Our first summer there, I did all kinds of prep work.  I created a devotional journal, complete with Scripture readings, reflection questions, and discussion topics.  It only took a day to realize the error of my ways.  After “sleeping” in a Quonset hut that barely got below 80 degrees, working all day in the south Mississippi July sun, and showering in a trailer with one-thousand percent humidity, none of us could think straight.  The devotion time was mostly just staring at each other followed by the airing of teenage grievances over who took the most breaks or drank the last Gatorade.  I quickly decided to change things up for year two.  This time, under the shade of a live oak tree that had seen more than its fair share of storms, I asked the kids the same question every night of our week together, “Where did you see God today?”  Their answers ranged from the sublime to the mundane.  We saw God in the neighborhood children who brought us popsicles at lunch time and in the elderly woman who had taken in as many neighbors as she could after the storm, many of whom were still there.  We saw God in a refreshing dip in Mississippi Sound and the ability to use power tools.  As the week went on, it became clear that God can be seen everywhere, if we are willing to allow the Spirit to open our eyes.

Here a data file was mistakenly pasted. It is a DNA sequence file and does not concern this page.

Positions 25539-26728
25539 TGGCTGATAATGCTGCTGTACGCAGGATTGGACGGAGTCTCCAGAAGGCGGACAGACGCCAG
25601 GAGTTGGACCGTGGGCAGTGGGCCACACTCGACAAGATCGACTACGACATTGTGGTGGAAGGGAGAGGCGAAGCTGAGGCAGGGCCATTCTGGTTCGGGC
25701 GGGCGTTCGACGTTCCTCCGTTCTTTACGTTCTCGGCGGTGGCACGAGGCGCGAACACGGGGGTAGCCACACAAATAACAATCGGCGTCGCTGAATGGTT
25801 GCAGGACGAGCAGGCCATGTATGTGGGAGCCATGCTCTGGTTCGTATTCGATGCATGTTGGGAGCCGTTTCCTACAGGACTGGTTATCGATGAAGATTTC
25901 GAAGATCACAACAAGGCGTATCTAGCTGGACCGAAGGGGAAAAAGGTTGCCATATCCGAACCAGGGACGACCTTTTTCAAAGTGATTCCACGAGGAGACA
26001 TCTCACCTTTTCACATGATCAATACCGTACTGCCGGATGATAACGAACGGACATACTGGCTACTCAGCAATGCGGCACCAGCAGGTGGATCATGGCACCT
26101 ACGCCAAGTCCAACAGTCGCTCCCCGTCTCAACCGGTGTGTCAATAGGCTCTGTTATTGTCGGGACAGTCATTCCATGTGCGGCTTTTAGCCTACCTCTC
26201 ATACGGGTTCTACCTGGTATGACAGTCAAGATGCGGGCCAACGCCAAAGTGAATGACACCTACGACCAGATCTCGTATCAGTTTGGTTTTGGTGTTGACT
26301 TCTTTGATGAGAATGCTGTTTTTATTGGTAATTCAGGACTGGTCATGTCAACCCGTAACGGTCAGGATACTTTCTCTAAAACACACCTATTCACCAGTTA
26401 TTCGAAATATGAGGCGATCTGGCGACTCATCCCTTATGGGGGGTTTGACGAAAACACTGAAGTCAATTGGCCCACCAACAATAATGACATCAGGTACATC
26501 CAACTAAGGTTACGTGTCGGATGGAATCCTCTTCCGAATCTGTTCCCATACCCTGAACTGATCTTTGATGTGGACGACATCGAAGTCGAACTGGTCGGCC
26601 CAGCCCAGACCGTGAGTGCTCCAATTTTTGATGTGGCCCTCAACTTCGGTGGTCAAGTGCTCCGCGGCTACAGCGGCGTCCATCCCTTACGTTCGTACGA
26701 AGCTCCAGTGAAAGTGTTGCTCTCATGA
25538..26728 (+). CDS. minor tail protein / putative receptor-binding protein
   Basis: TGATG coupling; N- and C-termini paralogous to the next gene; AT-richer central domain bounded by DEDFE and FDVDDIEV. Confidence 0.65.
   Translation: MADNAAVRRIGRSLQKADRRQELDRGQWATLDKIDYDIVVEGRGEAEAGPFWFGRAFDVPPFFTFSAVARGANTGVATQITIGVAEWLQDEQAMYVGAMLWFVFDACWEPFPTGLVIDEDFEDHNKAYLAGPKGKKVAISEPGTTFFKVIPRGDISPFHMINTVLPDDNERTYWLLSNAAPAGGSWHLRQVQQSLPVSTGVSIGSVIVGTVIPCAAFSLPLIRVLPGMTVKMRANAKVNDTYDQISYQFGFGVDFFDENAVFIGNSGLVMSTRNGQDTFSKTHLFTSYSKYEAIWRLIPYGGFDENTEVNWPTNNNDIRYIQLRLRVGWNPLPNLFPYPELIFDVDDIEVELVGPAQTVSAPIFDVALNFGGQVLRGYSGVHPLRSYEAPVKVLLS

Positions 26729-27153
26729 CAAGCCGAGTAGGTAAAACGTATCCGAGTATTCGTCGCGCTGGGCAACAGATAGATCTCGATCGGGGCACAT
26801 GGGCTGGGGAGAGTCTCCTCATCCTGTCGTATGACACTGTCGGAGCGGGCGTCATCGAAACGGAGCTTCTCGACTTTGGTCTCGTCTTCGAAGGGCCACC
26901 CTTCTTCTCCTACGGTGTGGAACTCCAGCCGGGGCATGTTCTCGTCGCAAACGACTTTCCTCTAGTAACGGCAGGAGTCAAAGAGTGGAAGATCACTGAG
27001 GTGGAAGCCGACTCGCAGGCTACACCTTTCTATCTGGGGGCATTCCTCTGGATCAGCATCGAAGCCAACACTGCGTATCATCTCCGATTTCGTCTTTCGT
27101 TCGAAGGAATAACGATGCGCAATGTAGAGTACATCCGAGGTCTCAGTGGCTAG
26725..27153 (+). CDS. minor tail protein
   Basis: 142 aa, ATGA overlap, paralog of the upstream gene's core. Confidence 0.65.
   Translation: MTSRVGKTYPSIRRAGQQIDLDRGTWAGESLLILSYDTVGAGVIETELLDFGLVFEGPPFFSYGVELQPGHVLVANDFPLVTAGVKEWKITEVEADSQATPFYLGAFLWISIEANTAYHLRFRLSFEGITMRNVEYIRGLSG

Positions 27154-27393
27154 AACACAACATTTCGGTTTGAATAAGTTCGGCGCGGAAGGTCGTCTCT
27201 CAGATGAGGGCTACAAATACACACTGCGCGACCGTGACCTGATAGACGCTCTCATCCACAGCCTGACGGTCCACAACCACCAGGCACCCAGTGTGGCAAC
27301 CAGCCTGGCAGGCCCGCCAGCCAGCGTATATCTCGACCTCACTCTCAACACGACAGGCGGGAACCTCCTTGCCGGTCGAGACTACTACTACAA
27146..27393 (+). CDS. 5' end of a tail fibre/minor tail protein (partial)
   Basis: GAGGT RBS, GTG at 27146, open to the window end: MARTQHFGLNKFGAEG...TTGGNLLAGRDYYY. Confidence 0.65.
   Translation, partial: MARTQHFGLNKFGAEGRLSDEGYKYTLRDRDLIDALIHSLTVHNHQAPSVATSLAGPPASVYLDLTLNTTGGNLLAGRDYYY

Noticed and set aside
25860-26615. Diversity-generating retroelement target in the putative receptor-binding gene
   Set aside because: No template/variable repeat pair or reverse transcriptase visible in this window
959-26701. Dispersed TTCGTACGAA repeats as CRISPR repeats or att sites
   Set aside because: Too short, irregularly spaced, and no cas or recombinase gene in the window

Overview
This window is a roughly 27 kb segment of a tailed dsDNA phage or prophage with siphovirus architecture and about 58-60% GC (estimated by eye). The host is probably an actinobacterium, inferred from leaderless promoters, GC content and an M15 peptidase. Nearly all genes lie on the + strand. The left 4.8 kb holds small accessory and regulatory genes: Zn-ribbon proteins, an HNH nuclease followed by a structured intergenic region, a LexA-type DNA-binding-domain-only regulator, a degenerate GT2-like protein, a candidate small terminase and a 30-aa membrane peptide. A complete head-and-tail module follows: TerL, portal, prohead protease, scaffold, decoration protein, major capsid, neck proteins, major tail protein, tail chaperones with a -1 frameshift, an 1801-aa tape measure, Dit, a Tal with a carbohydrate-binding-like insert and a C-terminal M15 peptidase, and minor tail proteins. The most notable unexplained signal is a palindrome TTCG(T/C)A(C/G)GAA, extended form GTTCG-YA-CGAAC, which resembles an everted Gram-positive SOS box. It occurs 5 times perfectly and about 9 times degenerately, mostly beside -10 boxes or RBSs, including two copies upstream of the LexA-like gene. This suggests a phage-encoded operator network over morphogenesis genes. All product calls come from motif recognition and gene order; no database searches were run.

Peter, James, and John would have had no problem answering the “where did you see God today” question after this morning’s Gospel lesson.  I doubt they expected to experience such an awe-inspiring event as they joined Jesus on one of his usual hikes up the mountain to pray, but this day, something special happened.  This day, they got to see God fully present in the person of Jesus.  Not that God wasn’t always fully present in the person of Jesus, just that normally, their eyes couldn’t see it in its full glory.  Today was special.  Eight days after Peter had first declared Jesus as the Messiah and Jesus had, in turn, first predicted his death for the sins of the world, Peter, James, and John saw, first-hand, that Jesus really was the chosen one of God.  With his face transformed and his clothing as bright as lightening, they saw the glory of God in him.  They overheard him talking with Moses and Elijah about the death that he had predicted, the final exodus the disciples so desperately hoped he could avoid.  They heard, with a mixture of fear and awe, the voice of God confirming what they had come to understand, Jesus truly was the Son of God.